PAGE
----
transport | urbanism | adventures | pontification
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Yesterday, I went on a hike with my dad and sister through Crystal Cove State Park. It was a nice sunset as well as a reminder of Orange County’s sprawl (and penchant for oversized oranges).
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Mendota, a town I travel to every winter break, was featured in the New York Times today (probably for the first and only time). The article discussed how the Central Valley’s water supplies are at an all time low.
Drought Adds to Hardships in California [via NY Times]Heidi Schumann for The New York Times
MENDOTA, Calif. — The country’s biggest agricultural engine, California’s sprawling Central Valley, is being battered by the recession like farmland most everywhere. But in an unlucky strike of nature, the downturn is being deepened by a severe drought that threatens to drive up joblessness, increase food prices and cripple farms and towns. [Read full article]
The LA Times reported last week that Governor Palin has been working against California SB 974, which would implement per-container charges to fund air quality and goods movement measures in the Los Angeles and Bay areas. I think it’s a pretty base move (though not that surprising) for the Governor of Alaska to seek to dissuade Californian officials from addressing some of Southern California’s most crippling problems. The pollution, health, and safety problems caused by the ports is a case of environmental injustice.
The LA Times notes that:
Fully 15% of the nation’s international container trade travels along the 710 en route to rail yards east of Los Angeles, warehouses in the Inland Empire and importers nationwide.
Environmental justice communities near the ports and along freeway corridors should not have to bear the unmitigated harms of the nation’s cargo needs.
Today’s strategies of goods movement in Southern California, especially through the Ports of Los Angeles and Long Beach, are dangerous and inefficient. Traffic congestion on local freeways, particularly the 5, 10, 15, 60, and 710 is significantly worsened by truck traffic from the ports. Truck traffic from the ports creates safety hazards for drivers; an example is a seven vehicle fatal crash on the 710 last year. As shown by last week’s train crash, Southern California railroads may also need to consider better and safer ways to move rail cargo on tracks that are increasingly being used for heavy commuter rail traffic. Additionally, the pollution emanating from the ports leads to disproportionate health problems in lower income communities of color; the Times article above explains that literally thousands of Californians die each year as a result of pollutant emissions from the ports.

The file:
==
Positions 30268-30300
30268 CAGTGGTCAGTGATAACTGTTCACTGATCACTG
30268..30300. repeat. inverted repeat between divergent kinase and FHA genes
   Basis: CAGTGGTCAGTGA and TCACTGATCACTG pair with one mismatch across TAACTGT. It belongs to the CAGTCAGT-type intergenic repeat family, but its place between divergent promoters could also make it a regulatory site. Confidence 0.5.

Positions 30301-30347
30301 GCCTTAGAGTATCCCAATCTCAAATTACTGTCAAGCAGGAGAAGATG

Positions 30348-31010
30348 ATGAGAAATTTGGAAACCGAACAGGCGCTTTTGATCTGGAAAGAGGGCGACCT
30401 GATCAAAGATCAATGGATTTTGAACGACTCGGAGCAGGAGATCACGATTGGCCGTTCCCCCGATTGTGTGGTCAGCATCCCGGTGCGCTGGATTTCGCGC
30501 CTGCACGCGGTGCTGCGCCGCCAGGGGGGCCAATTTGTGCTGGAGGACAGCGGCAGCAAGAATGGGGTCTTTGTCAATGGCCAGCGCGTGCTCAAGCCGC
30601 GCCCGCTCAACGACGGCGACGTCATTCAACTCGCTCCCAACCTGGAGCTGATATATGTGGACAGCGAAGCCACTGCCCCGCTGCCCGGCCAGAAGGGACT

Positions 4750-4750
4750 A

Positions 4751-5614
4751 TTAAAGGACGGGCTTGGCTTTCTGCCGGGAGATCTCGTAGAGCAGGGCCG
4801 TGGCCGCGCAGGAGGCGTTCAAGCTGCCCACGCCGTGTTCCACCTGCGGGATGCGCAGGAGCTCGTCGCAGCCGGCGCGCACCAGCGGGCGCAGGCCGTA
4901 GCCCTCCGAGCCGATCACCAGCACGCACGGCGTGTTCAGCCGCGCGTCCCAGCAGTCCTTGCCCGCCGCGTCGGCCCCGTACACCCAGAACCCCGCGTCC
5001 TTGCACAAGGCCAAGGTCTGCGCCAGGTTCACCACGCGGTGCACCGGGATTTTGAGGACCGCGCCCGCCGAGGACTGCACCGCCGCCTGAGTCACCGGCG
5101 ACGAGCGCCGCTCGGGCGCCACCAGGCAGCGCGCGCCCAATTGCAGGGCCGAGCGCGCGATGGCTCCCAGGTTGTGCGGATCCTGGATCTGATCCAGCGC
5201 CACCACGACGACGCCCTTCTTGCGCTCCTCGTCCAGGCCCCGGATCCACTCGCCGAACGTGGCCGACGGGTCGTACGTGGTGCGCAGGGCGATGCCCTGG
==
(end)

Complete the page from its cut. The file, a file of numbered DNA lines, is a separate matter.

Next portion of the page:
The bill (full text available here) recognizes that:
(b) The operation of the ports and trains, ships, and trucks that move cargo containers to and from the ports cause air pollution that requires mitigation.
(c) The improvement of goods movement infrastructure would benefit the owners of container cargo moving through the ports by allowing the owners of the cargo to move container cargo more efficiently and reliably, and to move more cargo through those ports.
(d) It is vital to the movement of goods in California, especially
in southern California, to resolve the road and rail conflicts of locomotives carrying container cargo and automobile traffic by
building grade separations. This infrastructure will reduce air
pollution and provide benefits to the owners of container cargo by
mitigating rail expansion. Without these grade separations, the rail
expansion may not happen, and California could lose valuable goods movement jobs.
(e) The reduction of goods movement air pollution would benefit
the owners of container cargo moving through the ports by contributing to the achievement or maintenance of federal air quality standards, which will allow for continued federal funding of goods movement infrastructure projects.
(f) The Ports of Los Angeles and Long Beach and the Port of Oakland operate in unique communities, environments, and markets that require infrastructure improvements and air pollution reduction measures tailored to the nature and degree of need in each port of each community.
Governor Palin’s argument against the bill completely disregards the public health, environmental justice, traffic congestion, safety, and environmental concerns of California.
Bishop Bruno and other members of the Diocese of Los Angeles took a significant stand for marriage equality today. At a press conference, they explained their opposition to Proposition 8, which would implement a constitutional ban on same-sex marriages in California.
The California Legislature recently passed two awesome bills. I’m especially excited about them in light of the Urban Economics course I took last year at Swarthmore.
This bill authorizes LA Metro to proceed with its congestion pricing plan. Metro plans to charge a toll for single occupancy vehicles to drive in the HOV lanes on the 10 and 110 freeways, and, as the Botttleneck Blog reports, potentially the 210 (which my Urban Economics final paper covered). The funding for this project comes from the Federal grant that was going to fund congestion pricing in Manhattan before Albany killed it.
According to Streetsblog, this bill is the first of its kind that
ties land use patterns to emissions and penalizes cities and municipalities that encourage development that leads to sprawl.
Now if they could just pass a budget, maybe some of this would actually become law…